French intelligence services will soon provide proof that Syrian President Bashar Assad's military used chemical weapons in an attack this month that killed scores of civilians, most of them women and children, Foreign Minister Jean-Marc Ayrault said Wednesday.
Ayrault made his assertions on French TV the same day an international investigative group confirmed the victims were exposed to sarin or a sarin-like substance. Sarin disrupts the nervous system, and one drop can be fatal. The gas, like all chemical weapons, is banned under international law.
"As far as French intelligence services and military intelligence are concerned, in a matter of days we will prove that the regime has indeed organized these strikes with chemical weapons," Ayrault said.
The attack April 4 on the town of Khan Sheikhoun killed more than 90 people and left hundreds more suffering from effects of the gas. Images of the tiny victims sparked global outrage against Assad. The U.S. responded by firing 59 Tomahawk cruise missiles at the air base where the Syrian attack originated.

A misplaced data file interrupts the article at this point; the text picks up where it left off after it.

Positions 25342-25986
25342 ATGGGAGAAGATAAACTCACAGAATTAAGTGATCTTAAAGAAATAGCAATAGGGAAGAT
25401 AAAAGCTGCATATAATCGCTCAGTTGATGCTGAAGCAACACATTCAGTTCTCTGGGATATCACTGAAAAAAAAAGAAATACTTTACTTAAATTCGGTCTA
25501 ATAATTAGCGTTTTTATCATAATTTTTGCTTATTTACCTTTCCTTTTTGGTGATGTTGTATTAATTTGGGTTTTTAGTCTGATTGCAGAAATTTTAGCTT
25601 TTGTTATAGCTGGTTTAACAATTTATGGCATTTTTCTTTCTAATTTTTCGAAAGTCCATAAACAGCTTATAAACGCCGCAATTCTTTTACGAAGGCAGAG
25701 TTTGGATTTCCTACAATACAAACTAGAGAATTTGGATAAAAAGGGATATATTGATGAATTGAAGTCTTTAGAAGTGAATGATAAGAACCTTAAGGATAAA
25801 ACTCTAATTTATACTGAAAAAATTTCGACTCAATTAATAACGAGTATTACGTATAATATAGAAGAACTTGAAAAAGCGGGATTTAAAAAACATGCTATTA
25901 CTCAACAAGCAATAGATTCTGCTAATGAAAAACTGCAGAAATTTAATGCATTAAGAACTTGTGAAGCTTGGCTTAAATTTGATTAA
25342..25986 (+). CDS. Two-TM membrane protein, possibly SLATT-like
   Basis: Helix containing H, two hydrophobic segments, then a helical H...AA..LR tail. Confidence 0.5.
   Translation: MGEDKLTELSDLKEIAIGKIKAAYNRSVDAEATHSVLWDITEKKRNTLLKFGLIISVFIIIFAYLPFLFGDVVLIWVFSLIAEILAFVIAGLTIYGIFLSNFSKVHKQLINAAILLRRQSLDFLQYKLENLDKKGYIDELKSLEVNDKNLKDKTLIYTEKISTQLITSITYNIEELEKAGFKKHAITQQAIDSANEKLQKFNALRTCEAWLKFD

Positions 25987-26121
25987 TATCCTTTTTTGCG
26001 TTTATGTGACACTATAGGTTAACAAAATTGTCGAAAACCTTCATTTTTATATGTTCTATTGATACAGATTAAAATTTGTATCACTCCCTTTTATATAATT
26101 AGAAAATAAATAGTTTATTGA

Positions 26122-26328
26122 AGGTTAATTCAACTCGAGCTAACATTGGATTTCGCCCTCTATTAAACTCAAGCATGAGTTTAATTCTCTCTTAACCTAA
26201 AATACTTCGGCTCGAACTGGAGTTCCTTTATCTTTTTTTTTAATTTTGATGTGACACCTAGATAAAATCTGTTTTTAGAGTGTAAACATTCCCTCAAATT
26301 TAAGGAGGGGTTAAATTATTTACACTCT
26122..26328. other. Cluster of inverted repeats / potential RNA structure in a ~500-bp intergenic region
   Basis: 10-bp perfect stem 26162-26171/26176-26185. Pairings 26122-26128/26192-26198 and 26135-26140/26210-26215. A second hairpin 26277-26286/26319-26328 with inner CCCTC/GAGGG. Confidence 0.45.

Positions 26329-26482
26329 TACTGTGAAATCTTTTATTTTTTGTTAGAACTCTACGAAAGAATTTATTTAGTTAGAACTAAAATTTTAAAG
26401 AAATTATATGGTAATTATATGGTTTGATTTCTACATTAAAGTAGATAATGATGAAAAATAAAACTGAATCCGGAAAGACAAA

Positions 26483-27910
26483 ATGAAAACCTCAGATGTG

Russia and Syria have claimed conventional Syrian weaponry struck a rebel chemical weapons depot, causing the tragedy.
A similar global outcry after a sarin attack in 2013 resulted in a U.S. and Russian program to destroy Syria’s chemical weapons stockpile. However, chemical weapons attacks in 2014 and 2015 have been verified by the U.N.
On Wednesday, the Organization for the Prohibition of Chemical Weapons announced that bio-medical samples collected from three victims during their autopsies indicated they were exposed to sarin or a sarin-like substance. Tests on seven people undergoing treatment at hospitals indicated the same thing, said Ahmet Uzumcu, the agency's director-general.
Uzmucu called the evidence "incontrovertible" and said the investigation was continuing.
Also Wednesday, multiple Israeli defense officials told the Associated Press that Assad still has up to three tons of chemical weapons. A senior military official told AP Israeli military intelligence estimates that Assad has “between one and three tons” of chemical weapons. AP said the officials spoke on condition of anonymity under military briefing rules. The assessment was confirmed by two other defense officials, AP said. The Jerusalem Post published a similar report.
The Post, citing a defense official, also said the regime used the chemical weapons out of frustration after failing to make meaningful advances on the ground despite support from Russia, Iran and Hezbollah.